The Academy Museum of Motion Pictures has received contributions from Netflix, Bloomberg Philanthropies, producer Charles Roven, and Tom Spiegel — bringing the delayed project to nearly 80% of its $388 million funding goal.

The museum project has been beset by cost overruns and remains more than $78 million shy of its revised budget. The Academy Museum was originally slated to open this year; it’s now set to open its doors sometime in 2019.

The Academy of Motion Picture Arts and Sciences didn’t disclose the amounts of the new donations, but the total was less than $23 million. Last month, Haim and Cheryl Saban gave $50 million to the Academy Museum, the biggest contribution to date. With the gift, the Academy renamed the May Company building, which will house the main part of the museum, the Saban Building.

The museum, at the corner of Wilshire Boulevard and Fairfax Avenue, is designed by renowned architect Renzo Piano. It will feature six floors of exhibition spaces, a movie theater, education and special event spaces, conservation areas, a café and a gift shop. A spherical addition, which detractors have likened to the Death Star, will include a 1,000-seat theater and a rooftop terrace connected to the Saban Building with glass bridges.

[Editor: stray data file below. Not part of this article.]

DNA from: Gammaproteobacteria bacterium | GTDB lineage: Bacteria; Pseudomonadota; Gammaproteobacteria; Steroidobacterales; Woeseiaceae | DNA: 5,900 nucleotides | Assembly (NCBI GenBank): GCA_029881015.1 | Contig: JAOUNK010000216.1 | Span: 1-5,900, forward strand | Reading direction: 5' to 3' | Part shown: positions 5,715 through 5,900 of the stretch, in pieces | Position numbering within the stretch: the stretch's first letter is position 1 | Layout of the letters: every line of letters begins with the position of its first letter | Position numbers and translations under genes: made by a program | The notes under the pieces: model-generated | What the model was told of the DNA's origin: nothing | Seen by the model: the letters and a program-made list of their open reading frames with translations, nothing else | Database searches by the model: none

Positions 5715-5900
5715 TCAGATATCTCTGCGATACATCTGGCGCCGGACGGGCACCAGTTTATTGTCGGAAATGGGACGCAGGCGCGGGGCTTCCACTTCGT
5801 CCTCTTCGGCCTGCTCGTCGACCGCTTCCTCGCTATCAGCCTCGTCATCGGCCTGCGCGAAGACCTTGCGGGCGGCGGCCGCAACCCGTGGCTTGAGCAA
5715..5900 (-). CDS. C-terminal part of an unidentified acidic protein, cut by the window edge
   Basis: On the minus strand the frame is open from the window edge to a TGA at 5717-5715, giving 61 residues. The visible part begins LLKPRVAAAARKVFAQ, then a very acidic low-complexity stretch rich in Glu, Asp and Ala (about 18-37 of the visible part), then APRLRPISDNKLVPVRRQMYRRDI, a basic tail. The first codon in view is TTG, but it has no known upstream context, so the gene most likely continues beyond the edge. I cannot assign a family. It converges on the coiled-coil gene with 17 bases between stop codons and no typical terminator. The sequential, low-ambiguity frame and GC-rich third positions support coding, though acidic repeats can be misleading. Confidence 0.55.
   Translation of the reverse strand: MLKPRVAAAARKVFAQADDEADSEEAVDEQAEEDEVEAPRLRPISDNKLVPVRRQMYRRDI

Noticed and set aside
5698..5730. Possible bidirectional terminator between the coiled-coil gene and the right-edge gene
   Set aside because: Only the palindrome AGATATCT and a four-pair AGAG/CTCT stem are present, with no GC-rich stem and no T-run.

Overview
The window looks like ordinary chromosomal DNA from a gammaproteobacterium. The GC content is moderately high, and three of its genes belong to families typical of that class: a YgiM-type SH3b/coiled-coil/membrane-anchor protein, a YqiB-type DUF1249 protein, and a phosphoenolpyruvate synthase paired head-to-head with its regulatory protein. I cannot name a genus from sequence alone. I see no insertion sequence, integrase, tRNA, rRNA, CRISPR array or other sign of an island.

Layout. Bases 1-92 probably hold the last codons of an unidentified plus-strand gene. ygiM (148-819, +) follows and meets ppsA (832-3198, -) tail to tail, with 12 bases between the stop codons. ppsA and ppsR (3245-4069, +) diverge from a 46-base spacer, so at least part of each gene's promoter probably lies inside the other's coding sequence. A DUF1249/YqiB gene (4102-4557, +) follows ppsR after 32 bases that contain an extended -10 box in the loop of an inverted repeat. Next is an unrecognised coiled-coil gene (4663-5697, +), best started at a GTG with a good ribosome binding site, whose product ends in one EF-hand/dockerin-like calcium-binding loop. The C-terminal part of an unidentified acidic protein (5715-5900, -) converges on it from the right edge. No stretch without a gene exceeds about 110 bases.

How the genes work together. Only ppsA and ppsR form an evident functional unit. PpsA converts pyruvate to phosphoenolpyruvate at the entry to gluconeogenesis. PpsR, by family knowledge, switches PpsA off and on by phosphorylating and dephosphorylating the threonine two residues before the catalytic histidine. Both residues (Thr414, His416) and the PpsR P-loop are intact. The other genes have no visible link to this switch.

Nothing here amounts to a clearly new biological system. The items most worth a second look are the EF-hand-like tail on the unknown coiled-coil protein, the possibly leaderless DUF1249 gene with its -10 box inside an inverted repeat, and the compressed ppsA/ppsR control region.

Netflix, the Charles V. Roven Family Foundation and the Thomas Spiegel Family Foundation have contributed gifts to name spaces within the Academy Museum’s Saban Building. Those will be the Netflix Gallery Terrace on the second floor; and the Charles V. Roven Family Foundation and the Thomas Spiegel Family Foundation Terrace on the fifth floor. Spiegel, who lives in Las Vegas, is chairman and CEO of Linq3, which operates a payment-processing platform for state lotteries.

Mike Bloomberg’s Bloomberg Philanthropies, meanwhile, has provided funding to develop the Academy Museum’s digital platforms through its Bloomberg Connects program. Those will be designed for both on-site visitors and online users.

The new donors “understand our aim of enlightening the public as no other museum can about the art, science and history of the world’s motion pictures,” Ron Meyer, NBCUniversal vice chairman and chair of the newly established board of trustees of the Academy Museum, said in a statement.

The Academy kicked off the museum campaign in 2012. The initiative is headed by Disney CEO Bob Iger and is co-chaired by Annette Bening and Tom Hanks.

Other donors who have donated funds for named spaces include: The David Geffen Foundation (The David Geffen Theater), Dalian Wanda Group (Wanda Gallery), Dolby Laboratories and the family of Ray Dolby (The Dolby Family Terrace), The Walt Disney Co. (The Walt Disney Company Piazza), Marilyn and Jeffrey Katzenberg (The Marilyn and Jeffrey Katzenberg Gallery) and Steven Spielberg (The Spielberg Family Gallery).

Pictured above: An artist’s rendering of the Academy Museum.